Soon, the outlet became a passion, Kelly going for long sessions of hitting pads, taking out his frustrations, of which there were many. As the oldest of seven children, he was frequently the target of his father’s anger.
Quickly, he improved. Fast enough that he gained the nickname “The Natural.” The name seems apt. So far, he’s a perfect 9-0 with eight of his victories by finish. Incredibly, Kelly credits his father for advancing his career, first, by prodding him to Anglicize his surname from Killi to Kelly to better market himself; and second, for testing his mental strength. Kelly believes he can’t be broken.
“I’m not angry with my dad,” he said. “For me, I must thank him. He trained me how to be tough. Now, I’m not angry. I just reverse the psychology that he helped me be tough. He trained my body to become stronger. I’m not angry with him. He’s still he’s my dad. Until now, I’m using that principle to make me strong and to take care of the pain.”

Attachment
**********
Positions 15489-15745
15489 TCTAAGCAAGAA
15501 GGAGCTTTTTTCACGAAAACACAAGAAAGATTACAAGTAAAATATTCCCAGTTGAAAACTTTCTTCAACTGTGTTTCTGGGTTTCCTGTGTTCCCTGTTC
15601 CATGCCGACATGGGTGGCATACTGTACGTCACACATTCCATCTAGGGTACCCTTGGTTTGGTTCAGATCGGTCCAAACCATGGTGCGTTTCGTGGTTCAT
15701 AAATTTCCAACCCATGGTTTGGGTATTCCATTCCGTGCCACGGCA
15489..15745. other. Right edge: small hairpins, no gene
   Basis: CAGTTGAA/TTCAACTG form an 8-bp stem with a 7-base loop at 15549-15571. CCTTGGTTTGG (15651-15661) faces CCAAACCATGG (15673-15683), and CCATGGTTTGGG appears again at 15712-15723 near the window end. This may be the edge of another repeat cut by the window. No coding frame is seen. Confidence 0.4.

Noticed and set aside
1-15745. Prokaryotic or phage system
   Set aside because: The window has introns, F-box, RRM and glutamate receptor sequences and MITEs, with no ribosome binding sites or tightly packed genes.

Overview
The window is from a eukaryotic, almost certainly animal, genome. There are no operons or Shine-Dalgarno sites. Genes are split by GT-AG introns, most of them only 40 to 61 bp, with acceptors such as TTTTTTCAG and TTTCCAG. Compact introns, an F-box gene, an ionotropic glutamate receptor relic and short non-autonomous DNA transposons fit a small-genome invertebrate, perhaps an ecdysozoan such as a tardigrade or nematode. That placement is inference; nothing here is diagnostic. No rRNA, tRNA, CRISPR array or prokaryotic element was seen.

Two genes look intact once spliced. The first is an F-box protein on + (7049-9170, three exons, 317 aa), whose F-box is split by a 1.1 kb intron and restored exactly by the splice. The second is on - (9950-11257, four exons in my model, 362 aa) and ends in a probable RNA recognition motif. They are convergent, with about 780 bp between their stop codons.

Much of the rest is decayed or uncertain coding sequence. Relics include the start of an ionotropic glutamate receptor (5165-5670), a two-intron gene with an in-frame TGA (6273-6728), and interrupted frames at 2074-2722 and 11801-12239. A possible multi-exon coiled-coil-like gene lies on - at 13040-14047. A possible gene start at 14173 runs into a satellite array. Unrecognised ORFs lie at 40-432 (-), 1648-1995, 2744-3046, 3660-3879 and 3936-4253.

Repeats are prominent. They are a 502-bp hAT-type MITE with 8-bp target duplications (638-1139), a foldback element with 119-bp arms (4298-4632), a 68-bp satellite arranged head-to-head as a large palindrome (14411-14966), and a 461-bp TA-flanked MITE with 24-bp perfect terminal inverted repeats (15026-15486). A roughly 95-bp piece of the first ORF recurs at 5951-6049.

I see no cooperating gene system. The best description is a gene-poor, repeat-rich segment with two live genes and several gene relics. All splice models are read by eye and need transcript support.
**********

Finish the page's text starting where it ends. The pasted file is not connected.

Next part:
He provided evidence in his most recent fight, a bout against Australian Brad Terrey. Early in the first round, Kelly’s right eye became swollen shut. Standing before most doctors from most reputable commissions, the fight would have been waved off; it was clear he only had vision in one eye. But his cornermen lobbied the ringside doctor to allow him to continue. Amazingly, they let him fight not only for the 10-minute second round, but looked at him again afterward and allowed him to continue for an overtime after the judges were deadlocked on naming a winner. After over 22 minutes of fighting, most of it with one good eye, Kelly snatched an arm bar to pull off the win.